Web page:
I also supposedly called him and threatened to throw him in jail if he released the tapes he had made in the courtroom without my knowledge/permission (Fact: HE called ME and told me that he was ready to “go public” with the tapes and was wondering what the consequences would be; I advised him again to not disseminate the recording, and that I would consider contempt charges; he then replied that he was “willing to go to jail for (his) 1st amendment rights”- I never even uttered the word “jail” in that conversation).

He said that I kept a copy of the Quran on the bench (fact: I keep a Bible on the bench, but out of respect to people with faiths other than Christianity, I DO have a Quran on the bookcase BESIDE my bench, and am trying to acquire a Torah, Book of Mormon, Book of Confucius and any other artifacts which those with a faith might respect).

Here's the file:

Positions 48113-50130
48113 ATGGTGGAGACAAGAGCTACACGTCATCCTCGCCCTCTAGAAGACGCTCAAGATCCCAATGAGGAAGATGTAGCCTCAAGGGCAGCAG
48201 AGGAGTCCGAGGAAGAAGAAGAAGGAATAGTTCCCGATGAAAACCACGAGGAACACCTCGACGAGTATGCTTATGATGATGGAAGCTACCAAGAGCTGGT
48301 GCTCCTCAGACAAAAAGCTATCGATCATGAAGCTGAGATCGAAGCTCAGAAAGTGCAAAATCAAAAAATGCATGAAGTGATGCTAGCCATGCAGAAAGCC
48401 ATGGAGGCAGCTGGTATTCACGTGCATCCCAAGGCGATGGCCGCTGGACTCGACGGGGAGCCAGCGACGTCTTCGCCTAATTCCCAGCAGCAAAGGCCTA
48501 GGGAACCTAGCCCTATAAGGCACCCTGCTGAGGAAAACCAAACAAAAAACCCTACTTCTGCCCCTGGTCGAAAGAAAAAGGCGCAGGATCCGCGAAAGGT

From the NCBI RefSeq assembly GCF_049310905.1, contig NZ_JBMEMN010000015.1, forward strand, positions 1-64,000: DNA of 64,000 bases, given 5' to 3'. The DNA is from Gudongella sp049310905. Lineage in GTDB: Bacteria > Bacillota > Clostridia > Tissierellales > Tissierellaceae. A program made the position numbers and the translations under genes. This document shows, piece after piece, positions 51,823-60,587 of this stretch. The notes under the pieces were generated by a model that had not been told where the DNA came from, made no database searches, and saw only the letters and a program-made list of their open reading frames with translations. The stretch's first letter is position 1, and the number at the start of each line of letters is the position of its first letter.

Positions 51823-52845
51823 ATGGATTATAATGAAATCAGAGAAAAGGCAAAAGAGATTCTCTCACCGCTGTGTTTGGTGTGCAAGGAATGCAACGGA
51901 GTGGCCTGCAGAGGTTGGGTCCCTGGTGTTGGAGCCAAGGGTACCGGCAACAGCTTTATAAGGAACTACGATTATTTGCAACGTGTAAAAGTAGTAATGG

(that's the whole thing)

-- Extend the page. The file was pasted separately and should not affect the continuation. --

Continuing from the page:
He claims that I’m biased towards Islam, apparently because he thinks I’m Muslim. In fact, those of you who know me, know that I’m an Army reservist with 27 years of service towards our country (and still serving). I’ve done one tour in Afghanistan, and two tours in Iraq, and am scheduled to return to Afghanistan for a year this summer. During my first tour in Iraq, I was ambushed once, attacked by a mob once, sniped at once, and rocketed, bombed, and mortared so many times that I honestly don’t know how many time I’ve been attacked. Presumably by Muslim insurgents. My point: if anyone SHOULD be biased towards Muslims, one would think it would be me. I’m not, however, because I personally know or have met many good, decent people who follow Islam, and I shouldn’t characterize the actions of those who tried to kill me as characterizations of all Muslims.